Over time, carbon decays in predictable ways. And with the help of radiocarbon dating, researchers can use that decay as a kind of clock that allows them to peer into the past and determine absolute dates for everything from wood to food, pollen, poop, and even dead animals and humans. While plants are alive, they take in carbon through photosynthesis. Humans and other animals ingest the carbon through plant-based foods or by eating other animals that eat plants. Carbon is made up of three isotopes. The most abundant, carbon, remains stable in the atmosphere.
The Reliability of Radiocarbon Dating
BioMath: Carbon Dating
The most common of the radioactive dating techniques currently in use involves the isotope 14 of carbon, the radiocarbon. This radioactive isotope of carbon is present in the atmosphere in trace amounts, and in chemical processes is indistinguishable from normal carbon As a result, animal and plant life regularly assimilate carbon 14 atom together with the usual carbon The carbon 14 present in the atmosphere is constantly renewed. The cosmic rays originating from the Sun collide with nuclei in the upper atmosphere and are capable of breaking off individual neutrons.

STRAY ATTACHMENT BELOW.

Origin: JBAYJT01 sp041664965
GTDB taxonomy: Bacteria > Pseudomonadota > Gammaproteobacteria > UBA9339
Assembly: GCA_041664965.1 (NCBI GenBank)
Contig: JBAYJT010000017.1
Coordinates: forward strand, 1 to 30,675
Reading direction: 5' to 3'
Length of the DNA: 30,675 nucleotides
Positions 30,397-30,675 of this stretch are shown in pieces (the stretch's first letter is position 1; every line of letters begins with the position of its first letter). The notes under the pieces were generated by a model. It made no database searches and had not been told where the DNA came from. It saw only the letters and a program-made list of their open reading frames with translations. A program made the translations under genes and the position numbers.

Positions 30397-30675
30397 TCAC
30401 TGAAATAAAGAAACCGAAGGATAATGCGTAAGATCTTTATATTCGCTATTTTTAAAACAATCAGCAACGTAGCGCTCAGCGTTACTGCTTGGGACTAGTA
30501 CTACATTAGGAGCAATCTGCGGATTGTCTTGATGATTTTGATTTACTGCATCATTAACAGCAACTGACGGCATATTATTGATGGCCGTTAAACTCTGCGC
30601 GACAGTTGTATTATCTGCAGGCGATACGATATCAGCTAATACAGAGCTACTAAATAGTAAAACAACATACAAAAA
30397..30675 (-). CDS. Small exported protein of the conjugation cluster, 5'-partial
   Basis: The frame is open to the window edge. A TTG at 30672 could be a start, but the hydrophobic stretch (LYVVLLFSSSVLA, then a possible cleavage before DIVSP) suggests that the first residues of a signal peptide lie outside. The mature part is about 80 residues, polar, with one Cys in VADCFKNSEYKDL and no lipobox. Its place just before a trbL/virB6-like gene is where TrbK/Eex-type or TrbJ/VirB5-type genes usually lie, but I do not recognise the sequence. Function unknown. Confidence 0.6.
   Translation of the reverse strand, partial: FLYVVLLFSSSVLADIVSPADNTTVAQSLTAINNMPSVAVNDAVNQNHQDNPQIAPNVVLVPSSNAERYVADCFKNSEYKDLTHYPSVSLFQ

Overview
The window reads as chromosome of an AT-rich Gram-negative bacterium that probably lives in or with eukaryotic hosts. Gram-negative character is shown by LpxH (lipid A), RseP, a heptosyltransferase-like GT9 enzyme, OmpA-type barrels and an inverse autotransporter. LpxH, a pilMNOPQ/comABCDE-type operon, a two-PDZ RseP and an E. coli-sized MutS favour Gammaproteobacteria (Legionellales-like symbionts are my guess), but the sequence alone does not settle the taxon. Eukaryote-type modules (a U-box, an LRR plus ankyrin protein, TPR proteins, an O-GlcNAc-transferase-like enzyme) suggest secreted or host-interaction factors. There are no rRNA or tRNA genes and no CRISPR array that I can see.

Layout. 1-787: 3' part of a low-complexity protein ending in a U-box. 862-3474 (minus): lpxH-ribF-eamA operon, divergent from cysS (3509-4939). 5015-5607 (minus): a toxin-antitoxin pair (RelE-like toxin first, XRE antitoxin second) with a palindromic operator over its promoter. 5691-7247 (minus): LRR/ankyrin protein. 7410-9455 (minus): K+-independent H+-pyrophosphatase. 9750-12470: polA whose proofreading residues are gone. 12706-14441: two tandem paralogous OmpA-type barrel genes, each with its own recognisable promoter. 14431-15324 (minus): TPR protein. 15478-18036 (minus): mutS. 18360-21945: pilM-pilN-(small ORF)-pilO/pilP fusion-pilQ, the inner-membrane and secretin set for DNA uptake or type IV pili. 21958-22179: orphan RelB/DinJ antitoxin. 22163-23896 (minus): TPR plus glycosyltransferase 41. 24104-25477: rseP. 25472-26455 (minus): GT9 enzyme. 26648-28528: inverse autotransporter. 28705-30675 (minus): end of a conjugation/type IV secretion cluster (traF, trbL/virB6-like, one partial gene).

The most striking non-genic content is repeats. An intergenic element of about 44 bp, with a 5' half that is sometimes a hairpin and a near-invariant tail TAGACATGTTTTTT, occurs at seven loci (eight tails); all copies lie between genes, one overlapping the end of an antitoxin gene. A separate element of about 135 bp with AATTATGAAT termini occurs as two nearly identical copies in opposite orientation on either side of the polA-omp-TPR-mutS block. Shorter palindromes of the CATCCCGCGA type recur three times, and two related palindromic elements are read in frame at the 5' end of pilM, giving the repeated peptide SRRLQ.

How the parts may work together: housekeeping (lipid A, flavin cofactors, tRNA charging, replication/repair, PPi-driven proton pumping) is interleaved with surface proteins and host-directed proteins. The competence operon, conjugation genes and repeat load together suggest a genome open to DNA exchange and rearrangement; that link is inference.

Radiometric Age Dating
Libby introduces radiocarbon dating In Martin Kamen discovered radioactive carbon an isotope of carbon and found that it had a half-life of about 5, years. Scientists had also found that some of the nitrogen in the atmosphere was turned into carbon when hit with cosmic rays. Thus, an equilibrium was reached, the newly formed carbon replacing the carbon that decayed, so that there was always a small amount in the atmosphere. In American chemist Willard Libby figured that plants would absorb some of this trace carbon while they absorbed ordinary carbon in photosynthesis.
Radiocarbon dating of soils has always been a tricky problem. Since organic matter is continually being introduced into the soil, the measured age of soil organic matter has always tended to underestimate the true age of the soil. Carbon exists in the most part in the isotope C, but has a radioactive isotope, C, with a half-life of years. All terrestrial organisms use carbon dioxide in the atmosphere as a source of carbon, thus there is a constant exchange of C with the atmosphere.